To make the procedure go more quickly in the future, write with a permanent pen on your heating system housing or ductwork to indicate the airflow direction and filter size.
4. Look at the Condensate Pan
Also known as drain pans, condensate pans catch liquid your heater pulls from the air.
If liquid is seeping from within your furnace or its pan has too much water in it, use these steps.
- If your pan includes a drain (look for a PVC pipe), check that it isn’t full. If it requires draining, drop in a special pan-cleaning tablet you can get at home improvement or hardware stores.
- If your pan contains a pump, take a look at the float switch. If the switch can’t be moved from the “up” position with standing water in the pan, call us at 847-362-0262, because you will possibly have to install a new pump.
5. Look for Heater Error Codes
If malfunctions persist, peek within your heating system’s plastic window to verify the blower motor’s status. Depending on the brand, the light may also be attached on the surface of your heater.
If you see anything else besides a steady, colored light or twinkling green light, contact us at 847-362-0262 for HVAC service. Your heater may be emitting an error code that requires specialized help.
6. Clean the Flame Sensor
If your heating system makes an effort to operate but shuts off without putting out heated air, a dirty flame sensor might be at fault. When this happens, your furnace will make an attempt to ignite three times before a safety mechanism powers it down for about an hour.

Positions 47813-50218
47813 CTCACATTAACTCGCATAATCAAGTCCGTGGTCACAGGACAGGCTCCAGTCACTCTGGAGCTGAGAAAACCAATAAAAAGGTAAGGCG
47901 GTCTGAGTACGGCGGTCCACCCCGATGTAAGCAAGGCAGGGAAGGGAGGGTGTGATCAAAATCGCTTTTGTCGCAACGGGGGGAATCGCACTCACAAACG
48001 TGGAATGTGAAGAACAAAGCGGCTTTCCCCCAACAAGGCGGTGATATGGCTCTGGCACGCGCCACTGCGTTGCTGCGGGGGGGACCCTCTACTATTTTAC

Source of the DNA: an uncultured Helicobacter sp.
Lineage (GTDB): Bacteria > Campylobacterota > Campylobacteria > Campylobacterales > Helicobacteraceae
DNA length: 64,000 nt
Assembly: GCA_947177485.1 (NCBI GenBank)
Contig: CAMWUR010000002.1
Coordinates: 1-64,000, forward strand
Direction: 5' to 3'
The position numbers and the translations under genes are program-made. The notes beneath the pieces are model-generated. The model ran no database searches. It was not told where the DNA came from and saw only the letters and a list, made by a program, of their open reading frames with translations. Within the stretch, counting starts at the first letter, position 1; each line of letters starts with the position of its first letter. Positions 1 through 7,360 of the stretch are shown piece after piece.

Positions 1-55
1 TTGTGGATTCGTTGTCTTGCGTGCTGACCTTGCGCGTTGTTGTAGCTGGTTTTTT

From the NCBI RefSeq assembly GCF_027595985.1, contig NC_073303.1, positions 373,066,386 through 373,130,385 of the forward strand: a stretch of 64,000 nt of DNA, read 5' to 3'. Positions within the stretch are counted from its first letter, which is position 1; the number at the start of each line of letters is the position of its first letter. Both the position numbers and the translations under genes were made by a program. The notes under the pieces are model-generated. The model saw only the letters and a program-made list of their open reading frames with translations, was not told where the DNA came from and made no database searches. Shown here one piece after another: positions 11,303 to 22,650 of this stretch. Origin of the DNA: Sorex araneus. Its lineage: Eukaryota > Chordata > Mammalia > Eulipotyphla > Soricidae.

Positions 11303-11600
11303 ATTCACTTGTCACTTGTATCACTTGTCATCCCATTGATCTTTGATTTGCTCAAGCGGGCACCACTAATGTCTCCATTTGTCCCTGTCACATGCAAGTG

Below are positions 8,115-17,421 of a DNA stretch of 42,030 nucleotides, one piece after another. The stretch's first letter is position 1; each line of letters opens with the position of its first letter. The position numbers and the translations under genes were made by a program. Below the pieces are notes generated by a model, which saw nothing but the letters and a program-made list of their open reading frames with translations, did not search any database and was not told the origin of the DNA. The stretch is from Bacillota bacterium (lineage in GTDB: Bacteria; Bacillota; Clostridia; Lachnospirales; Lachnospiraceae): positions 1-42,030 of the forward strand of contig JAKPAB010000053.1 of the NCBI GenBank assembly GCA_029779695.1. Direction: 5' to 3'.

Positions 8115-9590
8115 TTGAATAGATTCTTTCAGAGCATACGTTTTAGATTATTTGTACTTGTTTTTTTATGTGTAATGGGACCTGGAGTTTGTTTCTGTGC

If you feel okay with opening up your heater, brushing off your flame sensor is something you can do on your own. Or, one of our heating service professionals has the ability to finish it for you.
If you want to clean the sensor yourself, you need:
- A 1/4” hex screwdriver or wrench
- Piece of light grit sandpaper, steel wool or emery cloth
- A fresh paper towel
As the next step:
- Turn off the heating system’s power through its wall switch or breaker. If you don’t have an electric gas valve, you must turn off the gas in addition.
- Remove the furnace’s front panel and track the wire to the flame sensor.
- Remove the rod and use your sandpaper, steel wool or emery cloth to lightly clean the metal rod.
- Clear the rod with a paper towel.
- Remount the sensor.
- Put the furnace doors back on.
- Restore power to the furnace. It might proceed through a set of inspections before proceeding with regular operation. If your heating system doesn’t turn on, the sensor could need to be replaced or something else might be causing a problem. If this occurs, call us at 847-362-0262 for heating and cooling repair support.
7. Relight the Pilot Light
If you have an aging heater, the pilot light could be extinguished. To relight it, locate the directions on a label on your heating system, or use these guidelines.
- Locate the toggle beneath your heater that says “pilot,” “on” and “off.”
- Push the switch to the “off” position.
- Wait at least five minutes to prevent creating a fire.
- Turn the switch to “pilot.”
- Push the “reset” lever as you move the flame of a long lighter to the pilot light opening.
- Release the “reset” switch once the pilot light is lit.
If you have followed the instructions twice and the pilot light still won’t burn or stay lit, get in touch with us at 847-362-0262 for furnace service.
Check Your Energy Delivery System
Try turning on an additional gas appliance. If it doesn’t work, your natural gas service could be turned off, or you could be out of propane.